The only task you should be concentrating on when driving is the act of driving itself
Driver distractions are a major contributory factor in road traffic collisions. Driving is a complex task that requires a driver’s full concentration. However, it is all too easy for a driver to be distracted from the task of driving itself, particularly on longer journeys, and that is when the risk of being involved in a collision increases.
A driver distraction is categorised as a secondary activity, undertaken when driving, that distracts the driver from fully concentrating on the act of driving.
There is a common misconception that the human brain is capable of multi-tasking and able to concentrate on more than one task at once. However, this has been proven to be a myth as research has shown that the brain never fully concentrates on all the tasks at the same time but, rather, switches back and forth between them. This means that there are periods when a driver is not concentrating fully on the act of driving and is putting their life, and the lives of others, at risk.
Distractions can be split in to four key areas:
Cognitive – Driver is thinking about something not related to driving (for example replying to a question)
Visual – Driver sees an object/event that impairs the driver’s observations of the surrounding road environment (for example looking at a sat nav)
Audible – A sound prevents the driver from fully concentrating on driving as their attention has been drawn to the sound (for example listening to a conversation)
Manual – Driver undertakes a physical task not related to the act of driving the vehicle (for example lighting a cigarette)
A single task/event can be linked to more than one of the four key distraction areas. There is also a fifth key area that needs to be taken in to account and that all distractions are subject to, known as ‘exposure time’. Exposure time relates to the length of time the driver is occupied with the distraction. The chart below details some of the more common forms of driver distraction and how highly they rate as a distraction in each of the key areas.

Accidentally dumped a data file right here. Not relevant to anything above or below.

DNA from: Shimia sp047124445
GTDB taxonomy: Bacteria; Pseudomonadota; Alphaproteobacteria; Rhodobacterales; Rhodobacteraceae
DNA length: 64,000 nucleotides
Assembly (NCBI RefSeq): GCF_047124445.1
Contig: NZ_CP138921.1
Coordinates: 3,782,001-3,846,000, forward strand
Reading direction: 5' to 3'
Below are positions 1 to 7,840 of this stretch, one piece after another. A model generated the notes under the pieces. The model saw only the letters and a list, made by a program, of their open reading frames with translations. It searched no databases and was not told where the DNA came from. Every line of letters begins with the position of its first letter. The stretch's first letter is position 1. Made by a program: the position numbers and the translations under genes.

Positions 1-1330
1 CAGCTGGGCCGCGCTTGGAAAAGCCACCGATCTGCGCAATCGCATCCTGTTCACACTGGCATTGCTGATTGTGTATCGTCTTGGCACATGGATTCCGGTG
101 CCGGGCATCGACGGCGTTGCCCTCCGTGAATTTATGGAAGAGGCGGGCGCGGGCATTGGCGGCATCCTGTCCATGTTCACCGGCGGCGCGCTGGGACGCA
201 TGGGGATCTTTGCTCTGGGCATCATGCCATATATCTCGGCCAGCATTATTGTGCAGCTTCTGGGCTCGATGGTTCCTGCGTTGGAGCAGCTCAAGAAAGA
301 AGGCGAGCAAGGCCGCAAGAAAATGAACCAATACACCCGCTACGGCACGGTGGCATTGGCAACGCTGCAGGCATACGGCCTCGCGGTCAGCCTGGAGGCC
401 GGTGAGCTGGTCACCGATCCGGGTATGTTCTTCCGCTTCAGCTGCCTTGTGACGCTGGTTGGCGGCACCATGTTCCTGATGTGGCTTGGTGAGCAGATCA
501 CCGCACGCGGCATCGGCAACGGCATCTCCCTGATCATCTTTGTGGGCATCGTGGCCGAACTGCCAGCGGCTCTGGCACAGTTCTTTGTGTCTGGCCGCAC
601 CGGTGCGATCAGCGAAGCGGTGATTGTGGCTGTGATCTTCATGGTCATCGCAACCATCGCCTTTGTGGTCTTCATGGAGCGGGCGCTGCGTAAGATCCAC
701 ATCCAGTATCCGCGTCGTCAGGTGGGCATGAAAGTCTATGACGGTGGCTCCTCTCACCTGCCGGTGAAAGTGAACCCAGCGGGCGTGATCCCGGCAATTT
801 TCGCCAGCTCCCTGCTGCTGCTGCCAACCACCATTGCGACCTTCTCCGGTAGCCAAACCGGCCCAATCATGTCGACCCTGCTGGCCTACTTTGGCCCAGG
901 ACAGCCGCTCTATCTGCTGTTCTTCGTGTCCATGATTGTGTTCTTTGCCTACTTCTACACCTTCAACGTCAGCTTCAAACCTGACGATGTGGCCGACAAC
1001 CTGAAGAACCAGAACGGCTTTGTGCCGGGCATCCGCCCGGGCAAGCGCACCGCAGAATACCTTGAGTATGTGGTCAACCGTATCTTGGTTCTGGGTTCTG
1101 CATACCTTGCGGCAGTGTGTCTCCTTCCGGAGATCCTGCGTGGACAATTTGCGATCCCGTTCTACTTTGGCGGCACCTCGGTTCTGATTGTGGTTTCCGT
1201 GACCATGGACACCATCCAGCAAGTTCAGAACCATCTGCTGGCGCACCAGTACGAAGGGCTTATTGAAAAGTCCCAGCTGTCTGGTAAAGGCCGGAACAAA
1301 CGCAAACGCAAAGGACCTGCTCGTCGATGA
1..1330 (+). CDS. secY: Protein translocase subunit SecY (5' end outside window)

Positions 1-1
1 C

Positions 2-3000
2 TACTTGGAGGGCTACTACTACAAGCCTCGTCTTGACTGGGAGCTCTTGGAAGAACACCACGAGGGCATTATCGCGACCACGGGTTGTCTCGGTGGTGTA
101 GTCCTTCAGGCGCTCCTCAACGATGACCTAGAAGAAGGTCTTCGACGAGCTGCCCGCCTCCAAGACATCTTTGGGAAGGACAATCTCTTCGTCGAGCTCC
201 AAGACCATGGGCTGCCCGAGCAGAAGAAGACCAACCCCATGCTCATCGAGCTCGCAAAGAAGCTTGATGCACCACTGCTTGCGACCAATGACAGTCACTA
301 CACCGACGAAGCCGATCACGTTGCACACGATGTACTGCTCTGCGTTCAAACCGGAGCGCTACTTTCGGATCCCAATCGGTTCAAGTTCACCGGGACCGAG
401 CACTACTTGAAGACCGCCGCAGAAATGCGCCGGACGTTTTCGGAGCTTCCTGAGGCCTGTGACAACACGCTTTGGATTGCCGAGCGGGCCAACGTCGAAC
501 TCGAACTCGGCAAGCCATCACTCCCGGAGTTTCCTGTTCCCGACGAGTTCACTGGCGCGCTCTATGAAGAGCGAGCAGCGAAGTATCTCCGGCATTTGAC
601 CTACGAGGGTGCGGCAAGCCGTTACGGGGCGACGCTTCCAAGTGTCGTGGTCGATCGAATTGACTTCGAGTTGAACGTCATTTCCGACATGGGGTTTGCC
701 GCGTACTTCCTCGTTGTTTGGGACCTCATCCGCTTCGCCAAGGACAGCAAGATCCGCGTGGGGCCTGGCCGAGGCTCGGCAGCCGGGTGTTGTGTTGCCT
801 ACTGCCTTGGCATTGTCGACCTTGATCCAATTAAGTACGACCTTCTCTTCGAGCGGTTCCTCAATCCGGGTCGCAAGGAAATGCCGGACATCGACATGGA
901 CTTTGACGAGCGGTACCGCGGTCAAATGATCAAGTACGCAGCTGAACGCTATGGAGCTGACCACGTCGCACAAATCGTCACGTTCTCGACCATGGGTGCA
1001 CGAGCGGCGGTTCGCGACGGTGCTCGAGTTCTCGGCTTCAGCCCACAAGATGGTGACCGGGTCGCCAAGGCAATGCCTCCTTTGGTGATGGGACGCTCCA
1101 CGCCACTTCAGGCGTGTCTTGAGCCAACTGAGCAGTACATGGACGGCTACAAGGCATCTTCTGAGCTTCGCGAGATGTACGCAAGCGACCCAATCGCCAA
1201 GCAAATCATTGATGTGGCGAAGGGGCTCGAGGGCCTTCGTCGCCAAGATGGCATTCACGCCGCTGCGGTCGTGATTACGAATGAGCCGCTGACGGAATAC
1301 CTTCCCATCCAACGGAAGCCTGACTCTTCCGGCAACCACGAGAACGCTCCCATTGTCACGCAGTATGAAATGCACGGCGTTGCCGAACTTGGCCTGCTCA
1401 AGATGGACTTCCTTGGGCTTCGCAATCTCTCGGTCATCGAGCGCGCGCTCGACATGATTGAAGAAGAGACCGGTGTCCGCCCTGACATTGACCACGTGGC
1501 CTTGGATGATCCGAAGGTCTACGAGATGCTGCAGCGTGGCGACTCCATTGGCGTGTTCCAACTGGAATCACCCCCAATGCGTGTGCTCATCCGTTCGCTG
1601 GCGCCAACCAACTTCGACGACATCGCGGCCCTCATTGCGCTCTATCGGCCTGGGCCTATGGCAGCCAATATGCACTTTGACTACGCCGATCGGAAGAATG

(Chart produced by the Transport Research Laboratory)
How to avoid becoming distracted while driving:
- If you have to undertake a secondary task when driving then find somewhere safe to pull over first
- Recognise what distracts you and either, remove the distraction from the vehicle before starting your journey, or remind yourself that you must not do that task until you have found somewhere safe to pull over
- Take plenty of breaks. Boredom on long journeys is a major contributory factor to a driver succumbing to outside visual distractions
- Plan your route. If you properly plan your route you will be less distracted by road signs or checking the sat-nav
If you are involved in a collision and are found to have been distracted when driving, then you could be charged with a range of offences from Dangerous Driving through to Driving Without Due Care and Attention.
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